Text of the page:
The Michigan legislature amended the Marketable Title Act to clear titles. In the process,
they may have created more room for error.
At the end of 2018, the Michigan Legislature amended the Marketable Title Act. The intent was to clarify the meaning of the phrase “subject to easements and restrictions of record”, which appears in many title policies.
Under the law as revised, that customary phrase will not save a property restriction more than 40 years old (20 years for mineral rights), unless a notice is filed within that designated period specifically identifying the restriction specifically, usually by liber and page number. This provision is intended to make it easier for title companies to declare a title marketable and not subject to unidentified restrictions.
Despite the seeming benign character of this amendment, the professional classes predict at least some measure of chaos. One of the primary questions is who can file a qualifying notice. The Amended Act answers this question by stating a “claimant” can file. The term claimant is not defined in the Amended Act, thus leaving room for mischief.
Let’s look at the primary possibilities, using the frequently invoked example of a Subdivision Association working under Subdivision Covenants (a “Declaration”) more than 40 years old. Under the Amended Act, the Association must file a qualifying notice by March 2021, or the Declaration will be rendered a nullity. The Association is virtually certain to qualify as a “claimant” under the Amended Act, because the Association is named and directly claims the benefit of the Declaration.
What about an individual homeowner within the Subdivision? This person claims the benefit of the Declaration but is not specifically named in that instrument as a beneficiary. The failure of the Amended Act to define the term “claimant” or limit the Act’s reach supports the homeowner’s right to make a filing, absent any provision in the Association’s Declaration or Bylaws inhibiting such action. A fair argument can be made either way.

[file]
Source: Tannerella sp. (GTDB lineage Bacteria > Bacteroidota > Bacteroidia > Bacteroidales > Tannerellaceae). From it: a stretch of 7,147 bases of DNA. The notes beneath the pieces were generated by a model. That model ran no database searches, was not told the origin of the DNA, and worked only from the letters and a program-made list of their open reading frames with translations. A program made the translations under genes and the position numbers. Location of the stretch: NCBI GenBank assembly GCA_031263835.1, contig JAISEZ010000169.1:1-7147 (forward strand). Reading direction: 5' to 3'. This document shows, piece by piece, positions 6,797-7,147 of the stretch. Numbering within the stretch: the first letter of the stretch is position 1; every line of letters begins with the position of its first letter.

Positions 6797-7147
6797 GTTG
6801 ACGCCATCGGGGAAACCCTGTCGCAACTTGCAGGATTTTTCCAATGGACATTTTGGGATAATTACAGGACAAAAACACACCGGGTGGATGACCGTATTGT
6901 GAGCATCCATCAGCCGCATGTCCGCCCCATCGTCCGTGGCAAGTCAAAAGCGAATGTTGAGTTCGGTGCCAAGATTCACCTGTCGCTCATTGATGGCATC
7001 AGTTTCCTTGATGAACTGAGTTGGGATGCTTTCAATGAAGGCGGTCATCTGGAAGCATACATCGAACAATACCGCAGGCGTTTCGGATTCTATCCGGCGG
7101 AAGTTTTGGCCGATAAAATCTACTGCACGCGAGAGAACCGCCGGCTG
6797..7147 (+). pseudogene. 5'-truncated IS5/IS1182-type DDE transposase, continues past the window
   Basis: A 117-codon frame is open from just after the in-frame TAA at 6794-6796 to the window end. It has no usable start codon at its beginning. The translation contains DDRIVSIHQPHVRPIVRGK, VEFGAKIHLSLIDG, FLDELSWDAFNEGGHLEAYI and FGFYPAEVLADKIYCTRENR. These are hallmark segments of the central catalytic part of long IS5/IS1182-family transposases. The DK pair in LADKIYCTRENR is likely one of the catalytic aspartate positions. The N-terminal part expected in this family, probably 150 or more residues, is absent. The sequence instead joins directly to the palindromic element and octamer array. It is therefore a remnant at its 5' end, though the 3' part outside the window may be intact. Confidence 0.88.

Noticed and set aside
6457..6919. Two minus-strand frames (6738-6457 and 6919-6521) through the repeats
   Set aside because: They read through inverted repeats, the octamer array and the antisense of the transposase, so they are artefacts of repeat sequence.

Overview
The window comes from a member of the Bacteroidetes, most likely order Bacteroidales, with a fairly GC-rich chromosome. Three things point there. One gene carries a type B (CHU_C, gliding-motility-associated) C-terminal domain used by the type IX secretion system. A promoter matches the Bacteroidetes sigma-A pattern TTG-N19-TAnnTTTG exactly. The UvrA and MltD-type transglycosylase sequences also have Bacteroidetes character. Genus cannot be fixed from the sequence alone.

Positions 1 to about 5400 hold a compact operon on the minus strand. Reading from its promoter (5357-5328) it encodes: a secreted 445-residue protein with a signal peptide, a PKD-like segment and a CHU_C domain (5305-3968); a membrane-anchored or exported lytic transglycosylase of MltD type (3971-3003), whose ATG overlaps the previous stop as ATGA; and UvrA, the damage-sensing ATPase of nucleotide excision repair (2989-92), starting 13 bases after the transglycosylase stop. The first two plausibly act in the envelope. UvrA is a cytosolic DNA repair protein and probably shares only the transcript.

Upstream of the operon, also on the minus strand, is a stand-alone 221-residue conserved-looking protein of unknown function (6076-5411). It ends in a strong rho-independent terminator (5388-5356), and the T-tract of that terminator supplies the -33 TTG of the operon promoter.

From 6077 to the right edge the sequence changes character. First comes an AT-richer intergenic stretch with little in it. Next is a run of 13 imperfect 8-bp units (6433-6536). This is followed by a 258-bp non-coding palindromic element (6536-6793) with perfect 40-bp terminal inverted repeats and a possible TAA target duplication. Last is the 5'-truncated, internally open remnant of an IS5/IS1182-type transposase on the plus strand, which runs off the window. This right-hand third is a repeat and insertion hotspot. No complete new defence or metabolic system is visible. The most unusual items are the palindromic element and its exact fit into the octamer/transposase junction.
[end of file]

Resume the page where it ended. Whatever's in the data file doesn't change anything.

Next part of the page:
How about a homeowner in an adjacent subdivision? This owner is not a direct beneficiary of the Declaration but can claim reliance on the neighboring Subdivision’s Declaration when purchasing a home nearby. To my mind, this example stretches the Amended Act beyond the breaking point. The Act’s use of the term “claimant” suggests the filer must have at least some legal right arising from the document to be extended. The owner in a neighboring subdivision has no such connection. If the Amended Act meant to empower anyone to file a notice, there would be no need for the term “claimant.”
Other questions have arisen from the Amended Act:
1. What property is affected? Answer: uncertain. Look, a good argument can be made that the extension notice must conform to the original instrument to which it relates. Yet the power to extend or more particularly, allow the instrument to lapse, implies the power to destroy. The Amended Act does not expressly prohibit an extension notice altering the affected property. In our example of the Subdivision Declaration, the extension filer could omit some of the lots in the Subdivision the filer doesn’t want encumbered by the Declaration. This is a likely debate for a future court case.
2. Who should receive notice? Answer: existing law states that a recorded instrument is general notice to the public. Those impacted are obliged to check the public record. The Amended Act does not change this legal principle. While sending notice to affected parties may be good practice, it is not legally required.
The first arbiter of these issues will be the Register of Deeds. My expectation is they will not prohibit the filing of any extension notice based upon any of the concerns listed above. Registers of Deeds have no authority to refuse recordation of a notice which complies with the revised Act and does not otherwise violate applicable recording standards. They have no good reason to “poke the bear” on this matter.
Next up: the Title Companies. They now have additional certainty on their side when confronted with a conforming recorded extension notice. What they don’t have are answers to the questions posed above. Much of the early resolution of these questions will come from the Title Companies. The choices they make, or the guidance they offer, could very well lead to the litigation expected by the chattering classes.
The law takes effect March 29, 2019. Buckle up.
Caution: This article provides general information and is not intended to be legal advice. You should contact Lambert Law if you are seeking specific legal advice regarding the topics discussed above.
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